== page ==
Hampstead artist selected for famous Royal Academy Summer Exhibition from 11,000 entries for second year running
- Credit: Nigel Sutton
A Hampstead artist is on a roll at the Royal Academy after making it into the gallery’s famous Summer Exhibition for the second year running.
Last year Marianne Nix’s print 100 Running Lines Hyde Park was chosen from more than 10,000 entries to feature in the iconic exhibition – and now she has repeated the feat with a new work entitled A Leaving Present: Dinosaur Eggs.
Her latest effort will hang on the hallowed Academy walls alongside work by the likes of 2003 Turner Prize-winner Grayson Perry, who is showing a series of tapestries, from next Monday (June 10).
The artist, who works from her home studio in Vale of Health, said: “There were about 11,000 submissions, so to be chosen from that many is pretty amazing, especially as it’s the second one in a row.
“I’m thrilled to be in the same building where work by Van Gogh has hung – they’ve just had a Manet exhibition, so to think my print could be hung in the same spot as a Manet is amazing.”
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Ms Nix has added her name to a long list of illustrious artists, from Turner to Tracy Emin, who have exhibited at the annual exhibition since it was first held in 1769.
Her latest success means she has been accepted twice in four attempts – not a bad return for someone who only went full-time as an artist in 2003.
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She previously enjoyed a diverse career that included working as a producer for Japanese TV and a manager at mobile phone giant Vodafone.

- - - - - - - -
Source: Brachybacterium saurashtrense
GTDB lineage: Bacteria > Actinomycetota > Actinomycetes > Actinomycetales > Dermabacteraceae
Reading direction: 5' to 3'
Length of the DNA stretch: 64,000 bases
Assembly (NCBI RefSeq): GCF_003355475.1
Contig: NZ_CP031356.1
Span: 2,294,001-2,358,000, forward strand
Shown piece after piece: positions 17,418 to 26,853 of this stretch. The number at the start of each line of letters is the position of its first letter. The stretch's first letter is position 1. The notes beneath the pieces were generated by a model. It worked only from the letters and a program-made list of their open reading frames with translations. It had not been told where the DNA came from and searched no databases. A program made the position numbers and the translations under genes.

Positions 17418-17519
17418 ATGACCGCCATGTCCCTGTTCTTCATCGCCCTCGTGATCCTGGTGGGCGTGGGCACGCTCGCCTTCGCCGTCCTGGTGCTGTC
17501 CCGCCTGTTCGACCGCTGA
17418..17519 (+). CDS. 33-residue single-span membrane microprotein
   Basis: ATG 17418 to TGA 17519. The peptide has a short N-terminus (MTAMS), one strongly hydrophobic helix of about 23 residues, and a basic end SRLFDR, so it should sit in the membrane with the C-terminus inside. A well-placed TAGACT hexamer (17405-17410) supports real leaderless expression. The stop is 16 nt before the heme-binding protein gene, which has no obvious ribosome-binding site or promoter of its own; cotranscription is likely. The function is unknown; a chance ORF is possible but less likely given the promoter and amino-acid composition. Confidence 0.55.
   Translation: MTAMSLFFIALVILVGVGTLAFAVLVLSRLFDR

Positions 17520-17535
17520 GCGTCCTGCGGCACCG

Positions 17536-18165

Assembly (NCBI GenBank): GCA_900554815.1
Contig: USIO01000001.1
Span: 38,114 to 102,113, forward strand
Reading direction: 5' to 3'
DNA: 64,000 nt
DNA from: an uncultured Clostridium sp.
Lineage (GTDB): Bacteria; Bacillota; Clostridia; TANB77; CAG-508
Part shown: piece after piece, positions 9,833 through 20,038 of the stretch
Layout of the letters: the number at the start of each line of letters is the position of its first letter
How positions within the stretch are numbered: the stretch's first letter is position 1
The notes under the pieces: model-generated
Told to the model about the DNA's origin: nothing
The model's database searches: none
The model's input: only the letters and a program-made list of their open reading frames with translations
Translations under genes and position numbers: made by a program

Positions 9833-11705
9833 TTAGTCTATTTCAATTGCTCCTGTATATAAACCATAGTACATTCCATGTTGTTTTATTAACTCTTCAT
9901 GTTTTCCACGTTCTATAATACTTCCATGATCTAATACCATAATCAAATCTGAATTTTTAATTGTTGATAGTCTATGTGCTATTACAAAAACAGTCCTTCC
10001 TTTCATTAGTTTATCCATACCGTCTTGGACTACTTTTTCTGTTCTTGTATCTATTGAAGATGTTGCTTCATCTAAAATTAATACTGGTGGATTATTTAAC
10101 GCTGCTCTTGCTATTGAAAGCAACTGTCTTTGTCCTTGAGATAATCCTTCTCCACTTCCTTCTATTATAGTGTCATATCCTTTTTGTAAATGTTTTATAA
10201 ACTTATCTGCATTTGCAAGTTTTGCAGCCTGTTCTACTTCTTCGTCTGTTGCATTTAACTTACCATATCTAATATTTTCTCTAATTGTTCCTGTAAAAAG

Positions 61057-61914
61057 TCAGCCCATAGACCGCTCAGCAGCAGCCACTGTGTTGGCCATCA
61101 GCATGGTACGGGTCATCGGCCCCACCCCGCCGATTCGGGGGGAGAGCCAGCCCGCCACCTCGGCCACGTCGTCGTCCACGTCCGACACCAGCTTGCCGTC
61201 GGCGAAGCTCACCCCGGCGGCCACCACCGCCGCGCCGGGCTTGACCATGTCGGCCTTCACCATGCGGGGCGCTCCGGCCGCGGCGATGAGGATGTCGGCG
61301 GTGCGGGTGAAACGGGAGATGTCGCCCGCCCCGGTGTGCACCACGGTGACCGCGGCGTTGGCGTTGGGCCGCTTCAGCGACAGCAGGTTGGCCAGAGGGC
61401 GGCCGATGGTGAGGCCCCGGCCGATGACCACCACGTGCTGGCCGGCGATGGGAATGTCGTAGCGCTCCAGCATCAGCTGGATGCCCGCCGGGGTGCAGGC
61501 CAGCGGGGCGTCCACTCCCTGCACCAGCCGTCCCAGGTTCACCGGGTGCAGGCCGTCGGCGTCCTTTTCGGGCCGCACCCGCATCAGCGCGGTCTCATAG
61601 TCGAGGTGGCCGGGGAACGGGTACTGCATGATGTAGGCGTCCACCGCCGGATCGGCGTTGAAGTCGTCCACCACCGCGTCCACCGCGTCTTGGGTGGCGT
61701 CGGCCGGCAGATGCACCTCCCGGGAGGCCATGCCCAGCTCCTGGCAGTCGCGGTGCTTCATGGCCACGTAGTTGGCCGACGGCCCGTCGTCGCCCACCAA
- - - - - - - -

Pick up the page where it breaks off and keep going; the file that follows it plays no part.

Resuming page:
Her print, A Leaving Present: Dinosaur Eggs, depicts a woman’s pregnant belly nestled in a clutch of dinosaur eggs and is inspired by a remarkable discovery she made when visiting a neighbour.
“I was amazed to see that they had some fossilized dinosaur eggs in their living room,” she said.
“I started to think about how these eggs had survived for so long – and about what we leave behind. Are we on the same track to extinction as dinosaurs?”
The image is framed with the signatures of famous creative figures who remained childless, such as Jane Austen and Beethoven, and whose legacy was their work.
“Many of us live with the hope that our children will carry on forever into the future, but I have no children,” she added.
“This got me to think about other people throughout history who had also had no children and ask if they had left anything behind.”
The Summer Exhibition opens next Monday (June 10) and runs until August 18.
Ms Nix’s work will also be on display from June 13 to 16 at the Affordable Art Fair Hampstead on Hampstead Heath, off East Heath Road.